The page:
George Loewenstein

George Loewenstein is an American educator and economist. He is the Herbert A. Simon Professor of Economics and Psychology in the Social and Decision Sciences Department at Carnegie Mellon University and director of the Center for Behavioral Decision Research.

What motivated you to work on Behavioural Science?
A fascination with human psychology — with what ‘makes people tick’. My mother was a psychiatric social worker, so we talked a lot about human psychology when I was growing up; I think I picked up the bug from her. I love hearing people’s stories, overhearing conversations, reading novels with barely any plot that reveal something about characters’ inner lives.

What do you think is the future of Behavioural Science in the next five, and ten years? What major challenges do you foresee?
I think the major challenge is to catch up with, help make sense of, and come up with useful policy recommendations to deal with, the disastrous consequences of the internet. Behavioral scientists have made a start on this, but we are way behind the curve.

Which behavioural scientist(s) do you admire the most and why?
The list is too long, and inevitably I would leave people off who would be rightfully insulted.

What advice would you give to a beginner in Behavioural Science? What are some of the crucial skills one has to develop to succeed in this field?
Figure out what really interests you, personally — what you really care about. It is very difficult to motivate yourself to work on something you are not intrinsically interested in.

If you were starting your career again today, what would you do differently?
I don’t know what I would do differently, but I can say that I ‘lucked out’ (and I don’t mean this as a form of humble-brag); I went into graduate school knowing that I wanted to do economics and psychology. My timing was fortuitous; thanks largely to the pioneering work of Richard Thaler, I got into the field of behavioral economics just as it was emerging and on its way to becoming a major movement within economics.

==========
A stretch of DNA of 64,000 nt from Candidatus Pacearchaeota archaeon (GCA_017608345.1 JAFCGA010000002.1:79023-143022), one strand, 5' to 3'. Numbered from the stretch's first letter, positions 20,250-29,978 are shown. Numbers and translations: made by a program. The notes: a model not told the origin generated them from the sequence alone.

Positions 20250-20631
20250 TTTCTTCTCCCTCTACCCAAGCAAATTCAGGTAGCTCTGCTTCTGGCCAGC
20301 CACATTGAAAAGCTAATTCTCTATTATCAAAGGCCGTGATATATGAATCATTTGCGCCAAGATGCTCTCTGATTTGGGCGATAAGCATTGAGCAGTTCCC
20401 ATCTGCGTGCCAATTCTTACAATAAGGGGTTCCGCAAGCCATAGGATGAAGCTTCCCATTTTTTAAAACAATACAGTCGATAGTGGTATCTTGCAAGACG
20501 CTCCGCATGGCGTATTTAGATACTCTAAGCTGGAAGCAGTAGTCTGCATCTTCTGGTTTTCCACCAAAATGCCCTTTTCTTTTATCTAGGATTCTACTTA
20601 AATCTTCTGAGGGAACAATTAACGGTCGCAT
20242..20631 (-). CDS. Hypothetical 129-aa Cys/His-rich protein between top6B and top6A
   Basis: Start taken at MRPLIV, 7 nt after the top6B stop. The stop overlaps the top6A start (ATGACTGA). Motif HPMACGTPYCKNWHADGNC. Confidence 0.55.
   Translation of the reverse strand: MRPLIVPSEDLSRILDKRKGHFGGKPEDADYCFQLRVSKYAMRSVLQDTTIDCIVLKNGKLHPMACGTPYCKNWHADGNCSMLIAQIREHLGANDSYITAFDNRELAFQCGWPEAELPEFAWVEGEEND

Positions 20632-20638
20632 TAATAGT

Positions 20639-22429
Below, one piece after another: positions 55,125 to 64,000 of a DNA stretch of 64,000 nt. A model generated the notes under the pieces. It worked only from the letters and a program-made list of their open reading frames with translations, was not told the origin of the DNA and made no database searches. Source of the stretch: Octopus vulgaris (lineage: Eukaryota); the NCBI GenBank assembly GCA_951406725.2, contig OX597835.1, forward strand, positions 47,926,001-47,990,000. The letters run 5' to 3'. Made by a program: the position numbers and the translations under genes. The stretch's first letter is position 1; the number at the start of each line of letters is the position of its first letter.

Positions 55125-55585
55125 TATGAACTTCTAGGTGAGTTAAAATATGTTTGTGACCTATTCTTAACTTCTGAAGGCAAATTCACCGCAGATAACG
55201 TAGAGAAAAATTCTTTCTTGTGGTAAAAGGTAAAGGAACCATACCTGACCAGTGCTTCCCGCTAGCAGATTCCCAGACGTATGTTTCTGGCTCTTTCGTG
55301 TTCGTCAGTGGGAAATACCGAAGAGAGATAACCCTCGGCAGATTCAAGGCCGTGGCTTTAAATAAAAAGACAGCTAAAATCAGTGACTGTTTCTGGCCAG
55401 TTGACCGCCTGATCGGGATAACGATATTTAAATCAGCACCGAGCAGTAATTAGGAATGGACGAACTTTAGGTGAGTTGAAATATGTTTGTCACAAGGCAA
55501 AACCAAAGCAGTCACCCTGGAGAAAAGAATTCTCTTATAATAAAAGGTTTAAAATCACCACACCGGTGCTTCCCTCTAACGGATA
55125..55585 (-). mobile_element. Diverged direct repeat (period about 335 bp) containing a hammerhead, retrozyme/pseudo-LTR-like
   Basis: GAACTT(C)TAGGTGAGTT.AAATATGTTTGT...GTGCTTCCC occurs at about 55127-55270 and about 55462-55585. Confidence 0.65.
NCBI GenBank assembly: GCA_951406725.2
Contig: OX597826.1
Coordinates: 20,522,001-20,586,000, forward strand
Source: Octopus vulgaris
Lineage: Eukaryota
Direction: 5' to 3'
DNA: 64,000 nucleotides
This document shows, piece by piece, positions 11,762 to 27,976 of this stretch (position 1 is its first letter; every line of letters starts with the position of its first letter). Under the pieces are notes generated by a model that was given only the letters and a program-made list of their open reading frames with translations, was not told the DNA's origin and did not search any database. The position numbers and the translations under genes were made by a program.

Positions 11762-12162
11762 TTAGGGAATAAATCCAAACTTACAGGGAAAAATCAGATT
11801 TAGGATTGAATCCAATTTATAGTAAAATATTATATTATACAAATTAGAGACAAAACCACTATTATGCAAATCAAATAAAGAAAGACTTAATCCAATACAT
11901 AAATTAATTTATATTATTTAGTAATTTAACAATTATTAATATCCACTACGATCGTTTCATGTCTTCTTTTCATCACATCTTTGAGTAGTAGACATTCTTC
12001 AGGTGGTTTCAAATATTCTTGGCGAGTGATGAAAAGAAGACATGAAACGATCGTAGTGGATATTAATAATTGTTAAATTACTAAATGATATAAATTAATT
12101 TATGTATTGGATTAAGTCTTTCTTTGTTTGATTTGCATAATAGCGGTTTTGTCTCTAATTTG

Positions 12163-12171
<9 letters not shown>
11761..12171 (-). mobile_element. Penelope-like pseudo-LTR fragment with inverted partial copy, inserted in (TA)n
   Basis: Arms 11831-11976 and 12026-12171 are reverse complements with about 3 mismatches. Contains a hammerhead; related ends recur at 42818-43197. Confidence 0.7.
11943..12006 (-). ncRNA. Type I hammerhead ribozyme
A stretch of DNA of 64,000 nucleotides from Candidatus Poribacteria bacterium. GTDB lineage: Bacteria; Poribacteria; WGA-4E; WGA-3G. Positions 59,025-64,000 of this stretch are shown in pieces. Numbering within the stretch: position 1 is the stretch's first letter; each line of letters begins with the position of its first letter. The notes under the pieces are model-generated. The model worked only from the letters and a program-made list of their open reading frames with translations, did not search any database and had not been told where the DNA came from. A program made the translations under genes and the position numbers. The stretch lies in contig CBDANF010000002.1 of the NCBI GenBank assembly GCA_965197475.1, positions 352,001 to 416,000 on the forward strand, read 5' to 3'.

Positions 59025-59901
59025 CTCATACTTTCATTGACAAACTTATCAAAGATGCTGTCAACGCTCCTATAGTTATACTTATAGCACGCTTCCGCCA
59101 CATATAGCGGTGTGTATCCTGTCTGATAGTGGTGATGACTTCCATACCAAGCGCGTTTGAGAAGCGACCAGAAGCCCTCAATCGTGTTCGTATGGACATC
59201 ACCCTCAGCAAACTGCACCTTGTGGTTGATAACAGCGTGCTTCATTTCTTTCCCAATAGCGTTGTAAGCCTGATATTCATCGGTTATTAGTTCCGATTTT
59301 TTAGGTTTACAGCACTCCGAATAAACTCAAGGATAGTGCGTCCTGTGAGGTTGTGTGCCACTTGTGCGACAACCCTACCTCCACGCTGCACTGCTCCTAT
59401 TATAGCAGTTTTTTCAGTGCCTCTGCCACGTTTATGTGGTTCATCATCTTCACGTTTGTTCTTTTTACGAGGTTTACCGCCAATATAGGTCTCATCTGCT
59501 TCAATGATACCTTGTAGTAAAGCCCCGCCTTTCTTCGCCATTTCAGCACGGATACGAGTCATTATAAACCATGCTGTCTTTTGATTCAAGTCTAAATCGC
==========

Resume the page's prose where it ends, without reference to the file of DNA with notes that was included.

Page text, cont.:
What books/publications would you like to recommend to our readers?
I get a lot of my ideas from novels and biography. One novel I found particularly packed with ideas ripe for being turned into research was Out of Sheer Rage, by Geoff Dyer. I would also highly recommend Robert Massie’s biography Peter the Great.

What is your favourite quote in Behavioural Science?
From Adam Smith, Theory of Moral Sentiments (saying that economic progress is based on a psychological illusion):
“Through the whole of his life he pursues the idea of a certain artificial and elegant repose which he may never arrive at, for which he sacrifices a real tranquility that is at all times in his power, and which, if in the extremity of old age he should at last attain to it, he will find to be in no respect preferable to that humble security and contentment which he had abandoned for it.  It is then, in the last dregs of life, his body wasted with toil and disease, his mind galled and ruffled by the memory of a thousand injuries and disappointments which he imagines he has met with from the injustice of his enemies, or from the perfidy and ingratitude of his friends, that he begins at last to find that wealth and greatness are mere trinkets of frivolous utility, no more adapted for procuring ease of body or tranquility of mind, than the tweezer-cases of the lover of toys.”
…“it is this deception which rouses and keeps in continual motion the industry of mankind. It is this which first prompted them to cultivate the ground, to build houses, to found cities and commonwealths, and to invent and improve all the sciences and arts, which ennoble and embellish human life; which have entirely changed the whole face of the globe.”

If you could interview any one fictional or historical figure, who would you choose and why?
Ben Franklin; I just think he would be entertaining and enlightening to talk to. Other than his awful family life, I admire his intellectual life, creativity, and his lifestyle.

Tell us something that’s true that almost nobody agrees with you on.
That people who happen to be smarter or better looking or more charismatic, or lucky enough to be born to richer or better educated parents deserve to live materially better lives. There are some practical issues when it comes to incentivizing people to exert effort, but beyond dealing with these I would advocate a more egalitarian society than would, I believe, the vast majority of people.

Tell us something interesting about yourself most people don’t know.
I feel that my inner self is almost entirely different from how I come across to other people; not that I have any real clue about the latter, and even on the former, I find that people often seem to be the most blind when it comes to understanding themselves.

How do you apply the notions of Behavioural Science in your personal life?
Although studying empathy gaps, which help to explain how people get swept up by the emotions of the moment, doesn’t help me not to get emotional myself, I think understanding how emotions operate sometimes helps me to respond, behaviorally, in a less emotional, more calculating, fashion. Well, maybe I’m just imagining that right now because I’m in a relatively cool emotional state at this moment.

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